The job-stress epidemic and how to deal with it

Stressed Employee

Stress is a part of life and limited amounts can play a beneficial role, pushing people to improvement and excellence. But let’s face it, businesses in today’s world need to meet deliverables and be efficient, creating pressures that often result in high-stress environments. 

CareerCast.com has been conducting polls related to US-worker job-stress for years now, and their most recent was conducted in March 2019. The poll has two significant takeaways:

  • A vast majority of Americans report high levels of work-related stress: 78% of those polled rated their job-related stress levels at 7 or higher out of 10.
  • Work-related stress in America was already high in 2017, when 68% rated their levels at 7 of 10 or higher. 

So, this new poll tells us that it’s only getting worse.

The American worker is over-stressed, and it’s worth noting that the stress of a job doesn’t end when exiting the workplace. According to the Bureau of Labor Statistics, the average employed US adult between the ages of 25 and 54 spends just over 40 hours a week at work. On top of this, the average commute is now nearly an hour a day. Further, many people dwell mentally on their workplace issues after they’ve physically gone home for the day or weekend. In other words, uncontrolled job-related stress can have far-reaching consequences on an employee’s well-being. 

When stress levels are constantly spiking, it can easily become a burden that demands relief, and many employees find themselves searching for it with food, alcohol, or tobacco. The negative consequences on health and productivity can be devastating. Stress is also a major known factor in sleep problems, which also negatively impact health and workplace performance. Stress is like the Giving Tree of unhealthy behaviors and comorbidities, bearing fruit as long as it remains out-of-control and untreated.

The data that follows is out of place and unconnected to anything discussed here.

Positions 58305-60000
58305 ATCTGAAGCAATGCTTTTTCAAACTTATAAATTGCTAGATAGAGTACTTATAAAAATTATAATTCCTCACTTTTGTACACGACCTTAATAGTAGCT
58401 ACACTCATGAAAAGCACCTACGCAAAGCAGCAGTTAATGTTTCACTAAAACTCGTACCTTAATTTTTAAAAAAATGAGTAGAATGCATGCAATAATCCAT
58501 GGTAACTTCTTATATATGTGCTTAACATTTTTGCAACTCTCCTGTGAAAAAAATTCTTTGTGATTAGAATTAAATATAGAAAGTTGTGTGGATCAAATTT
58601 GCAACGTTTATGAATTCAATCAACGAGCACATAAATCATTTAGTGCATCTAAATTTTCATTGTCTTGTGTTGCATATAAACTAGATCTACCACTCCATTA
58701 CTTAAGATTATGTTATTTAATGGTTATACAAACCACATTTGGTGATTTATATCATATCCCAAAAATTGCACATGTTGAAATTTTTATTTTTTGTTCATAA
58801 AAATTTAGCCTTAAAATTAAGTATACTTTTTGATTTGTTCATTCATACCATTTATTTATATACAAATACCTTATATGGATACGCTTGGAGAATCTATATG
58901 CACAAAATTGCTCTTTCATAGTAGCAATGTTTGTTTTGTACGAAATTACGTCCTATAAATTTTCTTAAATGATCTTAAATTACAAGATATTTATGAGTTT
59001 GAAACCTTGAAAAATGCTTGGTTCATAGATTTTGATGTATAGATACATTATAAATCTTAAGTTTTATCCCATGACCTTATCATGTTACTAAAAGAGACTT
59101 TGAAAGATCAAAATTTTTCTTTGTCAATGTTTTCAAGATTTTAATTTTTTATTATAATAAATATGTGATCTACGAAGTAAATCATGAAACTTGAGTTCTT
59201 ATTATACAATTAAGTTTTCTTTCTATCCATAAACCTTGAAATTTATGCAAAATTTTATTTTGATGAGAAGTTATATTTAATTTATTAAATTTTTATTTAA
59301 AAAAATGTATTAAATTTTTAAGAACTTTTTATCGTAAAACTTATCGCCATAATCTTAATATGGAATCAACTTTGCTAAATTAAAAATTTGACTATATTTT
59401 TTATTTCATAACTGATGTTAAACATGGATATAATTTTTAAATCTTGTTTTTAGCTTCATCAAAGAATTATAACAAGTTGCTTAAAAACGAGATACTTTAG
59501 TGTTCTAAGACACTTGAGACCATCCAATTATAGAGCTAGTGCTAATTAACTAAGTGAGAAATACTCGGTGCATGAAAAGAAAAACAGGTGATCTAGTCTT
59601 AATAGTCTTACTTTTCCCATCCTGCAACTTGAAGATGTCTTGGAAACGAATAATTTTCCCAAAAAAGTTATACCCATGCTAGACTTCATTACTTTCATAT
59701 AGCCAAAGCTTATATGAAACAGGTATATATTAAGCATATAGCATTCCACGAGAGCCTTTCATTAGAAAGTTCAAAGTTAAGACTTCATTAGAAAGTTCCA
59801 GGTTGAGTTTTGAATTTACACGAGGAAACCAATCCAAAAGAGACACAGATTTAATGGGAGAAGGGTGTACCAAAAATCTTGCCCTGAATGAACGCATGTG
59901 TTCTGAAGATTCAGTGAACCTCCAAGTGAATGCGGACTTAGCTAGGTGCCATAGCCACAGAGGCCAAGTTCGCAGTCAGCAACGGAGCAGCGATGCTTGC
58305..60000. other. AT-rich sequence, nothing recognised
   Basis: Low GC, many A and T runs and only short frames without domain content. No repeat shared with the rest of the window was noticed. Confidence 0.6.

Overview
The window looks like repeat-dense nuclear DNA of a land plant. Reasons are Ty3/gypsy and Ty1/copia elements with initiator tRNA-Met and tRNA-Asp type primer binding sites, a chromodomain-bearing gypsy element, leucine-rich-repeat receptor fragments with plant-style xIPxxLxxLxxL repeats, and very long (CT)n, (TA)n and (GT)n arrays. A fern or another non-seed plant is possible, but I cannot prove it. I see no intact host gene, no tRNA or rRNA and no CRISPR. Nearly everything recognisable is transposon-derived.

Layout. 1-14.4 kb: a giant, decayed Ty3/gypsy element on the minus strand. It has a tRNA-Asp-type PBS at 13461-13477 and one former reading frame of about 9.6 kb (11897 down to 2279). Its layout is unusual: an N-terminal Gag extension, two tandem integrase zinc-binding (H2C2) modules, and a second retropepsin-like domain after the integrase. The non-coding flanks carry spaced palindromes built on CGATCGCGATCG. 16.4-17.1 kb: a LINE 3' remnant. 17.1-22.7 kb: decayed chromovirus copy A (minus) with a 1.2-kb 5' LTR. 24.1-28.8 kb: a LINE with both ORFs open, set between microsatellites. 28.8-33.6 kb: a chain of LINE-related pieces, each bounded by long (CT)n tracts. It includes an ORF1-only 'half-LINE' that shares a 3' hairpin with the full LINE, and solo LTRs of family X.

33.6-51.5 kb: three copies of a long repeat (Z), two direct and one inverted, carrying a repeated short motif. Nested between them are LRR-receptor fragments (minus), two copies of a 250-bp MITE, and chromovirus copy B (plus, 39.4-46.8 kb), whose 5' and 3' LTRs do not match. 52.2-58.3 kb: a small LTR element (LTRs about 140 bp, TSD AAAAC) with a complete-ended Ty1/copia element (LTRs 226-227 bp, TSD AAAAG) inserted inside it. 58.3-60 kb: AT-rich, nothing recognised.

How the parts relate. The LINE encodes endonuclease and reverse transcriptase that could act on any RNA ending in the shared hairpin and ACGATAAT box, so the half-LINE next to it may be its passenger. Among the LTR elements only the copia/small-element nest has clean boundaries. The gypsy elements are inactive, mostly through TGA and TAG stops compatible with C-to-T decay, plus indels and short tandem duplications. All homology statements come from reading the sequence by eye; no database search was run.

So, what’s the best way for an employer to deal with the issue of job stress?

At first blush, it may seem like the best thing to do would be to improve working conditions. However, the data tells us that the most commonly cited cause of workplace stress, at 38%, was “meeting deadlines.” So, what can an employer do? Stop creating deadlines? Not a good idea … deadlines are a necessary part of almost every functioning business. 

The answer is not to try to eliminate stress from the workplace, because that isn’t even possible. Instead, help employees change the way they react to stress by retraining their brain’s habitual, impulsive reaction to the recurring stressful situations they face on a regular—probably daily—basis. 

The reality is that the human brain is both smart and efficient. When we repeatedly think about and respond to certain substances or situations a certain way, the subconscious part of the brain eventually stores it as a habit. Once the habit has been formed, the brain no longer needs to “think”—it can simply react. 

In other words, when an employee is put in a stressful situation—such as being given a tight deadline—their brain reacts with the same thoughts, feelings, and behaviors they have unwittingly taught it to respond with over the years.

This explains why some employees are resilient enough to quickly bounce back from virtually any situation while others become easily overwhelmed and unproductive at the first signs of stress.

The SelfHelpWorks stress and resiliency course, LivingEasy, is a self-guided 8-session online class that guides participants to an entirely new and empowered way to take control of the specific stressors and feelings of stress that burden them most. 

The early sessions of the LivingEasy course allow the participant to realize their own brain’s trained, reflexive response to their main stressor. This trained response is almost always one that creates a sense of victimhood, of disempowerment. As the course continues, the response is gradually uprooted and replaced with a new and empowering one. The stressful situation that was once viewed as a threat begins to shift, gradually losing its menace and becoming a mere challenge to be met and conquered.  

By the time an employee completes the LivingEasy course, they have retrained their brain and how it relates to stress. They reach high levels of resiliency and bounce back from the situations that formerly had them down-and-out. They can handle their key situations effectively and proactively, and there is no longer a need to search for relief. Sleep improves, diet improves, and work-life satisfaction sky-rockets. This is an employee who is happy at work—not free of stress, that’s impossible, but no longer crumbling under the pressure. They are now up to the challenge.

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